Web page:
Trunk Rotations:

  • Rotate trunk left and right without twisting your hips. Turn as far as you comfortably can.
  • Complete 8 reps.

Arm Circles – Little to Big:

  • Complete one forwards, one backwards.

Head and neck movements (left to right – up and down):

  • Gently and slowly moving your head. Before looking up and down, ensure you bring your head to a neutral position, looking straight ahead.
  • Complete 8 reps left to right, complete 8 reps up and down.

Main workout:

Please watch the demonstration videos before completing any exercises below.

Step-ups:

  • 2 sets of 16-20 reps alternating feet.
  • Complete with support (chair/rails, etc) if needed. Try your best to look straight ahead when completing.

Wall/bench/floor Push-ups:

  • 3 sets of 8 reps.
  • Variations:
  • Wall push-ups, moving feet backwards increases difficulty.
  • Bench push-ups, lower upper body is to the ground, increases difficulty.
  • Floor push-ups, on toes are more difficult than on knees with increase in weight you are lifting.

Calf raises:

  • 4 sets of 10 reps.
  • Complete with support (chair/rails, etc) if needed.
  • For those of more experience: you can complete this exercise on an edge of a step (please ensure you have support to grab onto if feeling unsteady).

Triceps Dip on the floor:

  • 3 sets of 10 reps each arm.
  • Feet planted flat on the floor. Arms behind you with your fingertips facing towards you. Push up off the ground pushing your hips to the sky straightening your arms and slowly lower back down.

Sit-to-stand (STS) or Squats:

  • 2-3 sets of 8 reps.
  • Ensure your feet are shoulder width apart.
  • STS: Using the edge of a chair, sitting up tall, chest out and shoulders back.
    • Push off the ground with your feet rising to stand tall, slowly lower back down into the chair.
    • Look straight ahead while completing the exercise.
  • Squats: for our more experienced clients. Start off with a mini squat before progressing to a normal squat.
    • Ensure that you do have supports (chair/rails etc.) to have in front of you in case you feel unsteady and need something to hold.

Supine Leg Raises (Single Leg):

  • 2-3 sets of 10 reps each leg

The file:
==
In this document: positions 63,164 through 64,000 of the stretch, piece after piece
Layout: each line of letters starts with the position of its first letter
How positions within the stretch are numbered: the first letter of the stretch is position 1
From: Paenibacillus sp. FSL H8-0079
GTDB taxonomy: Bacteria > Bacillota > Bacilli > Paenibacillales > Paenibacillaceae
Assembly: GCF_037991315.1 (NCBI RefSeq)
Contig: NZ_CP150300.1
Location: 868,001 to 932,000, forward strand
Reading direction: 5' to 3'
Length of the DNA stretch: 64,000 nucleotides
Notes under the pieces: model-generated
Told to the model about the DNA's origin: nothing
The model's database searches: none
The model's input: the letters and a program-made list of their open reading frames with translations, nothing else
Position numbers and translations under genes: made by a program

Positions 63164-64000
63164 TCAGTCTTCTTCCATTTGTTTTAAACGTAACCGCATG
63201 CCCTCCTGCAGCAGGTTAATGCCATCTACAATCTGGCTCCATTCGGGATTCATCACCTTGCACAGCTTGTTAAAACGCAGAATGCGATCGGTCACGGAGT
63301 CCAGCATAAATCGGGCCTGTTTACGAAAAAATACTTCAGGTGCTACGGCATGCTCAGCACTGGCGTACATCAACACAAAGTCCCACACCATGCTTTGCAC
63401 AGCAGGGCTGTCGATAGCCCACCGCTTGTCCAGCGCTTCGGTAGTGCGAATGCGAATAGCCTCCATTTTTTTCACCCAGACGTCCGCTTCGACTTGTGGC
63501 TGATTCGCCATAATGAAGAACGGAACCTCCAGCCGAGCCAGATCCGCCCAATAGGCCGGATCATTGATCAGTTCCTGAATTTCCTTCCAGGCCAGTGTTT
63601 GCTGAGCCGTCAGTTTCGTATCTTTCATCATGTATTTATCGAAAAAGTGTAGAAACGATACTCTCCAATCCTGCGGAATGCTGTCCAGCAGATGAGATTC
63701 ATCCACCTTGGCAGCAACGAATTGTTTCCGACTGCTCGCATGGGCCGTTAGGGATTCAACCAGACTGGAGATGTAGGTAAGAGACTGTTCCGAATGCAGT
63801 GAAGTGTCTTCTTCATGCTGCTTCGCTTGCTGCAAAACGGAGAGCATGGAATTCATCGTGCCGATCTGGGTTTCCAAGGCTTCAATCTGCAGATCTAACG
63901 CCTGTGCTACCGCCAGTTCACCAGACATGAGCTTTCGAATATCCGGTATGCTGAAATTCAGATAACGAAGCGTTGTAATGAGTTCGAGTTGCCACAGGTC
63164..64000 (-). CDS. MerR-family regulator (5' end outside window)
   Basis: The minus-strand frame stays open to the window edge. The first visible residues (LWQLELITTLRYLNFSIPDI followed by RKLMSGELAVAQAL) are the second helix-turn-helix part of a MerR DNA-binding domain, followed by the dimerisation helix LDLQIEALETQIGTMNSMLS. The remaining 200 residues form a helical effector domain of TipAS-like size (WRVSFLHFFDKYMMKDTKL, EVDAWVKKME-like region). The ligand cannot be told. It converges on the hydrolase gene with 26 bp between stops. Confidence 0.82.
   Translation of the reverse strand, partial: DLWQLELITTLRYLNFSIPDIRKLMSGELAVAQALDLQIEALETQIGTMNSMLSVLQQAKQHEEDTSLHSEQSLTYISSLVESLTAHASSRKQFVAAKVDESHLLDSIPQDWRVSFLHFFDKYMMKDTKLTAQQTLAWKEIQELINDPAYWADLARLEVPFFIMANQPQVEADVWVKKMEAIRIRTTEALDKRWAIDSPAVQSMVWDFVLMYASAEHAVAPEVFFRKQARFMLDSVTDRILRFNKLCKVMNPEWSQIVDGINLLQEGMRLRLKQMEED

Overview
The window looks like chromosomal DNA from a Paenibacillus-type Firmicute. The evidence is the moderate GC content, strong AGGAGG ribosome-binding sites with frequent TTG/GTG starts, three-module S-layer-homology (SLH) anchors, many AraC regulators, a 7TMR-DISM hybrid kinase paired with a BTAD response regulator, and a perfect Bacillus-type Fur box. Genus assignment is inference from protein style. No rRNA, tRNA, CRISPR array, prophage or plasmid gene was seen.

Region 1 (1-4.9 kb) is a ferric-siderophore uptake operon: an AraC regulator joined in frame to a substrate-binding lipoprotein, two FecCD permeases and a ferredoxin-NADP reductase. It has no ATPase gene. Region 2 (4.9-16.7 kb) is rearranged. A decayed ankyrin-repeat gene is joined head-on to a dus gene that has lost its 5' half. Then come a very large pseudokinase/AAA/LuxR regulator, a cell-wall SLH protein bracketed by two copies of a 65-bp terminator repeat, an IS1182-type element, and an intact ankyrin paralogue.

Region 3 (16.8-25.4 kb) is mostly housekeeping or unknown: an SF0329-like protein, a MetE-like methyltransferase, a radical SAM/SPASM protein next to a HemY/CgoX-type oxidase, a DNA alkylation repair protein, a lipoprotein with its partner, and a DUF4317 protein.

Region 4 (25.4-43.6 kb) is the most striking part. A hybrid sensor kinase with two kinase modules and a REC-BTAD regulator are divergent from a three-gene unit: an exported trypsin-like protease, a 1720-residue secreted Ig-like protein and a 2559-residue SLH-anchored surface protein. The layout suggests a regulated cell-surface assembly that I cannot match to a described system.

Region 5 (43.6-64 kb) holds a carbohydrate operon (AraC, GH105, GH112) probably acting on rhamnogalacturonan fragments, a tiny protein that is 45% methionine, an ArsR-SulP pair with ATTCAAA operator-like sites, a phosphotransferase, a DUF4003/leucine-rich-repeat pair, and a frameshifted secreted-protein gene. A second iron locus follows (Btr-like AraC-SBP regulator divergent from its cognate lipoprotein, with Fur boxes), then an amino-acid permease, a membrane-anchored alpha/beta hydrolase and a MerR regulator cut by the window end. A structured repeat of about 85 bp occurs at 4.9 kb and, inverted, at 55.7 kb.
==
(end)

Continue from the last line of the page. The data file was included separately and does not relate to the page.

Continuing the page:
• Lying on the floor, one knee bent 90 degrees, other leg straight.
    • Slowly raise straight leg up and down, just off the floor, and repeat.
  • Arms by your side and head on the floor or with support for your neck.

Shoulder blade squeezes:

  • 4 sets of 8 reps.
  • Shoulder blade squeezes: Standing, use the wall or bench.
    • Arms straight inline with our chest/shoulder. Push into the wall, keeping arms straight, squeezing your shoulder blades together.
    • Hold for 3-5 seconds and release. Repeat.

Cool down:

Stretches – hold for at least 30 seconds on each side. Complete all 1-2 times.

Hamstring Stretch:

Seated. One leg out. Reach for your toes or ankle and hold.

Quadricep Stretch:

Standing – if you can grab your leg. Hold one leg behind you keeping your knee in line with your body if possible.

Standing – unable to grab leg.  Rest your leg on a chair or the lounge while holding onto support and slowly lower to get a stretch at the front of your leg (above the knee).

Chest Stretch:

Seated or standing – reach behind back, grasping hands, pushing chest forwards, and shoulders back slightly.

Back Stretch:

Straight arms out in front, grasping hands, pushing shoulders forward. Should be able to feel a stretch in your upper back.

Our Exercise Physiologist Aric is also offering fully customised and individual home workout plans. A six-week plan is $80 which includes a one-hour consult where he discusses your needs and goals, any pre-existing health conditions or injuries, and what equipment if any you have available. Video consults are also available. Call the NAPHL Health Hub on 4722 8750 to find out more.